Condoleezza Rice to Speak at President’s Breakfast

Condoleezza Rice will speak at the Westmont President's Breakfast March 4

Condoleezza Rice speaks at the President's Breakfast March 4

Condoleezza Rice, who served as the 66th secretary of state of the United States from 2005-2009, will be the keynote speaker at the sixth annual Westmont President’s Breakfast Friday, March 4, from 7-9 a.m. in the Grand Ballroom of Fess Parker’s Doubletree Resort. Tickets, which are $100 per person, go on sale Tuesday, Feb. 1, at 9 a.m. and can be purchased only at the Westmont website. Seating is limited, and tickets are sold on a first-come, first-served basis.

Rice is professor of political economy at Stanford Graduate School of Business, Thomas and Barbara Stephenson Senior Fellow on Public Policy at the Hoover Institution and professor of political science at Stanford University.

Before becoming America’s chief diplomat, she served as assistant to the president for national security affairs (national security advisor) from January 2001 to 2005. Rice joined the Stanford University faculty as a professor of political science in 1981 and served as Stanford University’s provost from 1993 to 1999.

In 1999, she was the Westmont Commencement speaker. In her talk, “The Responsibility of the Educated Christian,” Rice praised Westmont for educating the whole person and focusing on personal and spiritual growth as well as intellectual development.

The youngest person and first African-American to become provost at Stanford University, she previously held a high-level post in the Bush administration as senior adviser to the National Security Council and special assistant to the president. She was a senior fellow at the Hoover Institution from 1991 to 1993 and returned to the Hoover Institution after serving as provost until 2001. As a professor, Rice won two of the highest teaching honors: the 1984 Walter J. Gores Award for Excellence in Teaching and the 1993 School of Humanities and Sciences Dean’s Award for Distinguished Teaching.

Her new book, published in 2010, “Extraordinary, Ordinary People: A Memoir of Family” shares how her upbringing in segregated Birmingham, Ala., and her strong, caring family and parents helped to shape the course of her life. She has also authored and co-authored several other books, including “Germany Unified and Europe Transformed: A Study in Statecraft (1995),” with Philip Zelikow; “The Gorbachev Era (1986),” with Alexander Dallin and “Uncertain Allegiance: The Soviet Union and the Czechoslovak Army (1984).”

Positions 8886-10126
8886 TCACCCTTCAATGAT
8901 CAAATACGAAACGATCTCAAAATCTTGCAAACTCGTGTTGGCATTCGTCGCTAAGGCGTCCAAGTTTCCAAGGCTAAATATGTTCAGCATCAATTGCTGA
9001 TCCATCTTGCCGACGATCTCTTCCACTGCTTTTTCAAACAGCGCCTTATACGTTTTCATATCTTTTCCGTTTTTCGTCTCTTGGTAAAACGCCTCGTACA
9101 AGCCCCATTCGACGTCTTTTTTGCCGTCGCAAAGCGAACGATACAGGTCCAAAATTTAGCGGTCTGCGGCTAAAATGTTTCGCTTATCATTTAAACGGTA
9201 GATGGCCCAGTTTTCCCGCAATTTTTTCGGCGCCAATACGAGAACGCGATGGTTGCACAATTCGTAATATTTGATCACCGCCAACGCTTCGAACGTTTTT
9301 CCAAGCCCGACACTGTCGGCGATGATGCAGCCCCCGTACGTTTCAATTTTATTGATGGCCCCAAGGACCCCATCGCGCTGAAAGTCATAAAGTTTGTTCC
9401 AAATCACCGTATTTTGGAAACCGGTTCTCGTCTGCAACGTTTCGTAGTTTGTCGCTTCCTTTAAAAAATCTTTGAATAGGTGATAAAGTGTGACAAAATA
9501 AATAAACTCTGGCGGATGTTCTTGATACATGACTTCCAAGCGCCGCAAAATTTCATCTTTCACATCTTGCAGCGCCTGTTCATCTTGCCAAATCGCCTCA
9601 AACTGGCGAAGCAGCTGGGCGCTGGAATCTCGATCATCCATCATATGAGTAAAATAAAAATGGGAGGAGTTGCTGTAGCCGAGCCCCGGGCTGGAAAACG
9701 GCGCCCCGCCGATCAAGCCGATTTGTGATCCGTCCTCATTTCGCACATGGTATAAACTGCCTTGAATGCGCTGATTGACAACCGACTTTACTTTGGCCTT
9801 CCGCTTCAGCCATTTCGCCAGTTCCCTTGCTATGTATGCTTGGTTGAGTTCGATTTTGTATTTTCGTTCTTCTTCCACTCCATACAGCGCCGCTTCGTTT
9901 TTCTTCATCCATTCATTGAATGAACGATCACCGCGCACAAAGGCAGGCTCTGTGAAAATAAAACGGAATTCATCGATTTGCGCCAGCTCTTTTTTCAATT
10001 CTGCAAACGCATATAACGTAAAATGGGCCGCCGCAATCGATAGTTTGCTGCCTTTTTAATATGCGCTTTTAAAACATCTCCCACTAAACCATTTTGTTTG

Rice served as a member of the boards of directors for the Chevron, Charles Schwab and Transamerica corporations. She was a founding board member of the Center for a New Generation, an educational support fund for schools in East Palo Alto and East Menlo Park, Calif., and was vice president of the Boys and Girls Club of the Peninsula. She currently serves on the board of the Boys and Girls Club of America.

The Westmont Foundation and area businesses sponsor the President’s Breakfast to promote discussion and consideration of current issues among local community leaders. This year’s lead sponsor is Santa Barbara Bank and Trust. Gold sponsors include Anodos Group, Axia, Davies Public Affairs, David C. Fainer, HUB International, Jo and Carl Lindros, Melchiori Investment Companies, MATT Construction, Rabobank, The Storage Place-Carpinteria and V3 Corporation. A very special thanks to Northern Trust.

Past Westmont President’s Breakfast keynote speakers include: Vicente Fox, former president of Mexico; Walter Isaacson, president of the Aspen Institute and former chairman and CEO of CNN; Fareed Zakaria, host of “Fareed Zakaria GPS” on CNN, Thomas Friedman, author of “Hot, Flat, and Crowded” and “The World is Flat”; and American historian and bestselling author David McCullough, who has twice won the Pulitzer Prize.


  1. Jeffrey Bellamar says:

    I am disappointed to see that war criminal Condi Rice is coming to my
    town. Westmont College has high admission standards but evidently your
    standards for speakers aren’t as high.

    Iraq has the 2nd largest oil reserves in the world and within hours of 9/11, she was asking how the US could pin the attacks on Iraq (she had to ask ‘how?’ because there
    was no supporting evidence).

    Its no coincidence that Chevron once named an oil tanker after her.


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